An analysis of Neanderthal hand bones suggests that these extinct humans had thumbs that were better suited for power grips, as opposed to precision grips, which could mean they used their hands differently than we do.
Researchers have found important physical differences in the thumbs of Neanderthals and modern humans (homo sapiens), suggesting that the two species used their hands in different ways. Found, as described in scientific reports there is potential talk of behavioral differences between the two species, although this may be difficult to prove.
Technically, the Neanderthals were human, but they exhibited some key qualities that, if they were today, would make them stand out in a crowd. The Neanderthals were slightly shorter and thicker than early modern humans, and they had a broad nose with large nostrils. They also had weak chins and prominent foreheads. Their hands were also larger than ours, and as new research points out, Neanderthal hands did not work exactly the same way as ours either.
“If you shook a Neanderthal hand, you would notice this difference,” Ameline Bardo, a postdoctoral researcher at the School of Anthropology and Conservation at the University of Kent, explained in an email. “There would be confusion over where to place your thumb, and for a thumb fight, I think you would win in terms of speed and movement.”
Good to know.
More practically, the thumbs of the Neanderthals were better suited for squeezing grips – like the way we hold a hammer when we bring it down. Specifically, we use these grips, as they are also called, to hold tools or other objects between our fingers and the palm, while the thumb is used to conduct force. Neanderthals did not have hammers with handles, but these power grips were probably useful when hawith stone tools or by grabbing stones for use as hammers.
At the same time, this may mean that precision grips – where objects are held between the tip of the finger and the thumb – may have been more challenging for the Neanderthals. Challenging, but not impossible. As contradictory research from 2018 shows, Neanderthals used precision grips when performing manual work. What the new research suggests, however, is that precision grips were not very comfortable for Neanderthals, and that they were perhaps more likely to grab power. Unfortunately, we cannot travel back in time and see for ourselves, so this is likely to remain a healthy debate among archaeologists and anthropologists for the foreseeable future.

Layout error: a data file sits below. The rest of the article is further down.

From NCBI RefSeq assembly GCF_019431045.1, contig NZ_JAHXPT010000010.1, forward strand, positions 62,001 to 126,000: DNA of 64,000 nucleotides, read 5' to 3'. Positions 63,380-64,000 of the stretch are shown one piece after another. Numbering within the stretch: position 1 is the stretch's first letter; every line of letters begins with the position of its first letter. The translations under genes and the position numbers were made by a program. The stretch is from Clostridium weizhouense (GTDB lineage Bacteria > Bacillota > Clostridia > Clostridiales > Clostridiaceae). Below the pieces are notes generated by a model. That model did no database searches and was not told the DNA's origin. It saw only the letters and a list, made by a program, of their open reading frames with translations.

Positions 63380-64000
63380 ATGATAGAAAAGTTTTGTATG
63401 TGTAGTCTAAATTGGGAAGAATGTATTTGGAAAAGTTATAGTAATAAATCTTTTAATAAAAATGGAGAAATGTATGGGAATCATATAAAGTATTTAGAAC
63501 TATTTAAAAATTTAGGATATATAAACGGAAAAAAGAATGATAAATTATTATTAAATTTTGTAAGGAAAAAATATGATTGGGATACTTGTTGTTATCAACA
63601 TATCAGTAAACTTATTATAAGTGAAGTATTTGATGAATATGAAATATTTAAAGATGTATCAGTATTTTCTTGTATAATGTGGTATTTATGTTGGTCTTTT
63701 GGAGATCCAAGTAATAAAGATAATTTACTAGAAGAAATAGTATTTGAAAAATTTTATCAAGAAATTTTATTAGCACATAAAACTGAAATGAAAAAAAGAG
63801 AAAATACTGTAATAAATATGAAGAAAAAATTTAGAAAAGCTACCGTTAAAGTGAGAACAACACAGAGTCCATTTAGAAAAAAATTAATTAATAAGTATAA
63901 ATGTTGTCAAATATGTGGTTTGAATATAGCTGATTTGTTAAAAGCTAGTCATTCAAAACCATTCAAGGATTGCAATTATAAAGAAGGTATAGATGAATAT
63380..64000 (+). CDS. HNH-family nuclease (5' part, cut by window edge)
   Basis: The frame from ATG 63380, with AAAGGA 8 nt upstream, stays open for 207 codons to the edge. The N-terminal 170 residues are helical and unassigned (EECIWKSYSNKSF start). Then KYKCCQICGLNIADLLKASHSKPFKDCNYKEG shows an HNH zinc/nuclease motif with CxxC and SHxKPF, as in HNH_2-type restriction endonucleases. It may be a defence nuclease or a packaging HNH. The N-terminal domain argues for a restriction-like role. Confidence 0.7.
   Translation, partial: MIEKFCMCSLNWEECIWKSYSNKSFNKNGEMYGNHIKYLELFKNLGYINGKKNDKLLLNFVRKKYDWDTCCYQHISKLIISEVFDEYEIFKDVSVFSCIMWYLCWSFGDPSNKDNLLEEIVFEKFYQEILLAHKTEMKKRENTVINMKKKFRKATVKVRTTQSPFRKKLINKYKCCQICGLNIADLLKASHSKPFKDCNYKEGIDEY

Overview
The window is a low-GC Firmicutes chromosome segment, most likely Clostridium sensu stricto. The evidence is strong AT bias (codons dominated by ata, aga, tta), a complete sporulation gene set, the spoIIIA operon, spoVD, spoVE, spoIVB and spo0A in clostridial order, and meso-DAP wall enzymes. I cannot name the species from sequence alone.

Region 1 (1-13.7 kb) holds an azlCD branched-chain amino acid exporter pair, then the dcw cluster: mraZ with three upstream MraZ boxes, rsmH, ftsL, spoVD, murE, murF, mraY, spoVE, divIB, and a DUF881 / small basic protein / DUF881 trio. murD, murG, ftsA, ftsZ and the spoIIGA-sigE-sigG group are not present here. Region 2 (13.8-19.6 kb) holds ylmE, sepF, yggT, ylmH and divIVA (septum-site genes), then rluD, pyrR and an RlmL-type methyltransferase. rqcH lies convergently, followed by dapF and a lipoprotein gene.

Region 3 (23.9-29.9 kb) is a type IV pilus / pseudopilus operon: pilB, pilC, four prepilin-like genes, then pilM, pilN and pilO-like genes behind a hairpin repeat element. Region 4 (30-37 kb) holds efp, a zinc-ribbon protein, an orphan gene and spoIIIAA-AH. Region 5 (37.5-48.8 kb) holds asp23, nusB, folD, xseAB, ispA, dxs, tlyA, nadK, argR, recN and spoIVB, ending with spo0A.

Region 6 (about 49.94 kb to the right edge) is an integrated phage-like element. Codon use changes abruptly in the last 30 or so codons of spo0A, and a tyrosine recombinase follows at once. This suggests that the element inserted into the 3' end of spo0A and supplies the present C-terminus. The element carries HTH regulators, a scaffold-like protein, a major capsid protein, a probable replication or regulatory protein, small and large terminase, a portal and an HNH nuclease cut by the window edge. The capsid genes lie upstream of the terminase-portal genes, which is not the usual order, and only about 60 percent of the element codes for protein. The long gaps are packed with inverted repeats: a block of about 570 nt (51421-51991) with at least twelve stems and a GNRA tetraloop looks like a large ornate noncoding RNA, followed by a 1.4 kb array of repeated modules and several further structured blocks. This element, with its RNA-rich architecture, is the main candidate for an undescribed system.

That said, and as Bardo explained in his email, their “hand anatomy and archaeological record make it clear that the Neanderthals were very intelligent, sophisticated tool users, and used many of the same tools that modern humans did.”
Previous studies in this area showed how the forms of Neanderthal thumbs varied from modern humans, but these bones were studied in isolation. Bardo and her colleagues tried to learn how Neanderthal hand bones actually moved through time and space, which they did by 3D mapping the joints between the bones that were responsible for making thumb movements.
Specifically, the researchers looked at the trapeziometacarpal complex. Even more specifically, they looked at the trapezium (the wrist bone at the thumb) and the proximal end of the metacarpal (the first bone in the thumb that joins the wrist). They analyzed how changes in the shape or position of one bone affected the shape or location of another.
For the analysis, the researchers examined the fossil remains of five Neanderthals (albeit a small sample size), which were compared to bones from five early modern humans and 50 recent modern individuals. The results pointed to a “preferred thumb position” in Neanderthals that was characteristically different from ours.
As the new paper points out, the joint at the base of the Neanderthal thumb is flatter than ours and with a smaller contact surface. This “is better suited for an extended thumb located along the side of the hand”, according to Bardo, leading to grips that were beneficial in the use of some tools, such as spears and scrapers – tools used for hunting. One disadvantage of the Neanderthal anatomy is that it has limited strong precision grips, such as using a small flake to cut meat, she explained.
In modern humans, these joint surfaces tend to be more curved, which is better for gripping objects between the pads of the finger and thumb, i.e. the precision grip.
This variation between the two species is “probably the result of genetic and / or evolutionary differences, but may also partly reflect different functional requirements imposed by the use of different toolkits,” Bardo explained. “In fact, the variation we found among modern humans and Neanderthals may reflect different customary activities with their hands across individuals within each species.”
Again, we can not know for sure, and this new paper is likely to revive a debate on the matter.
What we can say, however, is that the Neanderthals were successful for a long period of time and appeared about 400,000 years ago and became extinct about 45,000 years ago (and for reasons that we still do not really understand). The Neanderthals were also cunning when they created their own jewelry, made cave paintings, decorated himself with featherand used smoother—A specialized bone – to work through hard animal skin.
If precision grips were harsh on Neanderthals, we certainly would not know it from the cultural archaeological record they left behind.